Tag Archives: Liberation

Reading Lolita in Tehran: A Memoir in Books by Azar Nafisi

Reading Lolita in Tehran by Azar Nafisi Title: Reading Lolita in Tehran: A Memoir in Books
Author: Azar Nafisi
Publisher: Random House Trade Paperbacks
ISBN: 978-0812979305
Genre: Non-Fiction, Literature
Pages: 400
Source: Personal Copy
Rating: 5/5

I had wanted to read this book since a very long time. In fact, at one point I even read it till about hundred pages and then just gave it up. Perhaps the time was not right. There are books that need to be read only when you are ready for them and at that time I wasn’t. “Reading Lolita in Tehran” came back to me around a while ago. I had to pick up another copy and start afresh and I did. I now completely see that I was right for it at this time than earlier.

“Reading Lolita in Tehran: A Memoir in Books” is about Azar Nafisi and the classes she taught in her home in Tehran once she quit the university of Tehran. It is not only about this though. It is not about the books they read because they could not read them freely and talk about them. The book goes deeper than that – it is about the Islamic revolution in Iran and how that impacted the lives of women when the Ayatollah came to power.

The author, now living in the US speaks of two decades in Iran as a teacher of American and English literature and how Iran changed drastically after the fall of the Shah. The transformation of Iran is charted through the eyes of the women who come to her house and they learn literature and compare their lives to it, thereby raising pertinent questions. For me this book was an eye-opener of what goes on outside my comfort zone and how in the long run it will impact all of us, whether we see it coming or not.

The insights from the books and parallel to lives are stupendously reached at and just for that I would so strongly recommend this book. The language is simple and yet at times it gets political but that is also because the book is about that and how art imitates life and vice-versa. It is about the relationships she has as a teacher with her students and also as a friend and extending it beyond to knowing who they truly are. All of this happens because of books.

Nafisi’s world is both real and fictitious and with her, so are her students’ lives. You get a glimpse and more about each story and how books shape them at the end of it all. The book is about fiction’s strength to empathize and deal with daily situations, more so when you live in a society that refuses to grant you your rights and there are restrictions at every step.

“Reading Lolita in Tehran” invites all readers to see life differently and to relate them to what you read and how it impacts you on a daily basis. I could not stop reading this one and I regret waiting this long to read it but all said and done it is a book which is not to be missed out on. Better late than never, right?

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Three Women by Rabindranath Tagore

I am scared. I am petrified, in fact and I possibly cannot do this. I for one cannot review Rabindranath Tagore’s works and yet I will write on them because I have just finished reading a brilliant translation by Arunava Sinha (who has earlier translated many a great Bengali works to English).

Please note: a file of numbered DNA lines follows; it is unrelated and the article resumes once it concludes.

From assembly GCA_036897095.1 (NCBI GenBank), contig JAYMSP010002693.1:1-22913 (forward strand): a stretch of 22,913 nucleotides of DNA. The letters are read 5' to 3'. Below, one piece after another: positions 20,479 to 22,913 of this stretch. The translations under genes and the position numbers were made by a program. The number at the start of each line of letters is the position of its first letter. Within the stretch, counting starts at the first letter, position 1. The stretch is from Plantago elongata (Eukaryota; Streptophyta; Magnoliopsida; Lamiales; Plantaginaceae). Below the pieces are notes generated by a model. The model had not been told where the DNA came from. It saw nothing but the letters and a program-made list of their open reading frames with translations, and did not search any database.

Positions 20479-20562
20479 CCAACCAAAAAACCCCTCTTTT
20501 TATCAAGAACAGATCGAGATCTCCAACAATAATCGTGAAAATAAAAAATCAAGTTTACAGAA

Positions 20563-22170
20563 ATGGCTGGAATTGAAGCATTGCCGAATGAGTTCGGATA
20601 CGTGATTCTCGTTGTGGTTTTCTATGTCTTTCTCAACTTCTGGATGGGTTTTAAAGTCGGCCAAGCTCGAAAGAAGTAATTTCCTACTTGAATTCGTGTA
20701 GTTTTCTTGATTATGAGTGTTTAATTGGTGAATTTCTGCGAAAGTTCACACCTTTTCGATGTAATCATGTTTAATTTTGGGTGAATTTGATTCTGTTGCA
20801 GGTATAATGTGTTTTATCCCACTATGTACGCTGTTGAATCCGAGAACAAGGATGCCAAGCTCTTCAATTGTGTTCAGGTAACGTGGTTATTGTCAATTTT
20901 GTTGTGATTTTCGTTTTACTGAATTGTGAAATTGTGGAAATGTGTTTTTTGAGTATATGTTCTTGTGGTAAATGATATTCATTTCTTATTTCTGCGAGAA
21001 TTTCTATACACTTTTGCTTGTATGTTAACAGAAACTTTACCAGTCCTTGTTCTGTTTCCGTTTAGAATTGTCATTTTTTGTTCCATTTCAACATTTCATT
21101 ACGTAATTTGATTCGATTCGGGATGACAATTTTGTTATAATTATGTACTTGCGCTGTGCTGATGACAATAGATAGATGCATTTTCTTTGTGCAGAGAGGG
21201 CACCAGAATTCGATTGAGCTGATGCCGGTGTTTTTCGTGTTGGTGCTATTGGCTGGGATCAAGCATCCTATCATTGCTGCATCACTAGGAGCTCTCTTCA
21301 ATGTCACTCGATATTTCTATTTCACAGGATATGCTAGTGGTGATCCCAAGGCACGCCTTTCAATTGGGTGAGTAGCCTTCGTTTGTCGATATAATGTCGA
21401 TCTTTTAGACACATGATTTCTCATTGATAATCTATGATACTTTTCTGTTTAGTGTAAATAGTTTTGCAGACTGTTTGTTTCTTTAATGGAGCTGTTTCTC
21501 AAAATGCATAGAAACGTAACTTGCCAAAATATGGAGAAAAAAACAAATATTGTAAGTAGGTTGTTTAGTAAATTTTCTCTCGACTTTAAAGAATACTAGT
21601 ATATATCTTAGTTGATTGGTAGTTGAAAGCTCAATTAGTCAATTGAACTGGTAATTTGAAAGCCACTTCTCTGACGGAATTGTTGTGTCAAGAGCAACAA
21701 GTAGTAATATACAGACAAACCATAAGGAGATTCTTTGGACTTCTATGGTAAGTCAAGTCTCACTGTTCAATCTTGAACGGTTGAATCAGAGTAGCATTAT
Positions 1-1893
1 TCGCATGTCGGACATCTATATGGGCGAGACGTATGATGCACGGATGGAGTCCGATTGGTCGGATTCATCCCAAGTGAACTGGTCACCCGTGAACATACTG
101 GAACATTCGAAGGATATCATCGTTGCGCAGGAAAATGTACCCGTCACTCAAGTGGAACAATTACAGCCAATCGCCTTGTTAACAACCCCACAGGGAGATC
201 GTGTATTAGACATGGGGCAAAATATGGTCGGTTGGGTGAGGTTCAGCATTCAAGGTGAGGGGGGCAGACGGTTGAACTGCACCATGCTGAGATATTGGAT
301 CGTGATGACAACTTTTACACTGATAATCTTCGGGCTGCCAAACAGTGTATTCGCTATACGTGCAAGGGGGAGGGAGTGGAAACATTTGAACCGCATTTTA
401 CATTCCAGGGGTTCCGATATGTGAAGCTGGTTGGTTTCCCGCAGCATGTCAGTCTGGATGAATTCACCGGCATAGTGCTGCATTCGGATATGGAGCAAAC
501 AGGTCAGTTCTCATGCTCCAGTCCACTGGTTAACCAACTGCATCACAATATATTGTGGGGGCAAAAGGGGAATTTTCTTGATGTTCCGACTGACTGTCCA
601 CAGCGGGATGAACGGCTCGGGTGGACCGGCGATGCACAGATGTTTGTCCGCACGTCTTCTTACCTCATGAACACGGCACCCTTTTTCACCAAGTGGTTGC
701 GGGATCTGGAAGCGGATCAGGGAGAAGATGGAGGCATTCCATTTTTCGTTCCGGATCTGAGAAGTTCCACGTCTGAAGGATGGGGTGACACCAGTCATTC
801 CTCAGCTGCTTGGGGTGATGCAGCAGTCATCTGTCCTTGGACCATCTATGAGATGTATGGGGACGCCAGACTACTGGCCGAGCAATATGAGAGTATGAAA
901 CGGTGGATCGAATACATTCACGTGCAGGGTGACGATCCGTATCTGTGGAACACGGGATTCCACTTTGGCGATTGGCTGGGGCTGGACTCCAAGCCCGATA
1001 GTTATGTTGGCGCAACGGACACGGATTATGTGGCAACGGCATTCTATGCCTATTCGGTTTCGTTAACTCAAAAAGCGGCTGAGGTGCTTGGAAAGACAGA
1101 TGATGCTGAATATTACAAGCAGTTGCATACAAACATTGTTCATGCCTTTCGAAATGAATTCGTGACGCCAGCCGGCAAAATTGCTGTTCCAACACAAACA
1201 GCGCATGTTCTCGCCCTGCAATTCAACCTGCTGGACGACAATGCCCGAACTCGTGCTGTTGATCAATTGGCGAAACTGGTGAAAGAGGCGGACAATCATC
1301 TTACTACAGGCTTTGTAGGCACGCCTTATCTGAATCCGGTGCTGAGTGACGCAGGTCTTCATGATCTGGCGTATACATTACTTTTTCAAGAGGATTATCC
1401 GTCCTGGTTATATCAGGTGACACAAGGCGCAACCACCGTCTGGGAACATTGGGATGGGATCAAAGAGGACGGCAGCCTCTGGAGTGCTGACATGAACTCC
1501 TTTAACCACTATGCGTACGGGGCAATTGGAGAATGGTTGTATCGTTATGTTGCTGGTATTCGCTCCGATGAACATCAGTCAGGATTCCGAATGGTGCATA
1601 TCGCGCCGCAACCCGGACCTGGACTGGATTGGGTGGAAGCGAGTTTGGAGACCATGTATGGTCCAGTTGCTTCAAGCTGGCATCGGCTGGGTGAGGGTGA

Having said that, “Three Women” obviously as the title suggests is about three women – the book is actually a collection of three novellas that center around three different women in probably the same time living life in different circumstances. The theme running across “Three Women” is that of love, more particularly extra-marital love. The relationships explored include Bhupati, Charu, Amal (Nashtanir, translated as The Broken Nest, 1901), Sasanka, Sharmila and Urmi (Dui Bon, 1933, Translated as The Two Sisters) and Aditya, Neeraja, and Sarala (Malancha, 1934, Translated as The Garden and the Gardener).

My take on the book is simple: They are beautiful novellas that depict the gradual challenge to these women within the household (antahpur) and the influence of romance (or lack of) on their lives. Each of these stories engage in the woman defying her circumscribed space and personality to face moral and societal dilemmas as Tagore deftly explores the conflicts that such situations throw up.

The stories are more than 80 years old and yet the theme is so relevant even in today’s times. One can sense and see Tagore’s keen sense of awareness as one starts reading these stories – the way he transforms domestic spaces and then emerges the need of the alternate versions of the woman and her self-hood, so to speak.

The stories end conventionally and yet leave you with this sense of wonder – purely because of the writing. Arunava’s translation is worth a mention because he stays true to the original telling (I have a Bengali friend who is blown by his translation) and makes these worlds come alive for us. He shows us the aspect of the multifaceted talent of Tagore. The book captures Tagore in a cusp of a moment of transition, keenly aware of the winds of change for the new woman and yet uneasy about the deeper impact on the familial and societal structures. The careful translation, the choice of inflections and nuances make it an enjoyable read while attempting to remain faithful to the complexity and craftsmanship of the original.

Three Women; Tagore, Rabindranath; Translated by Arunava Sinha; Random House India; Rs. 299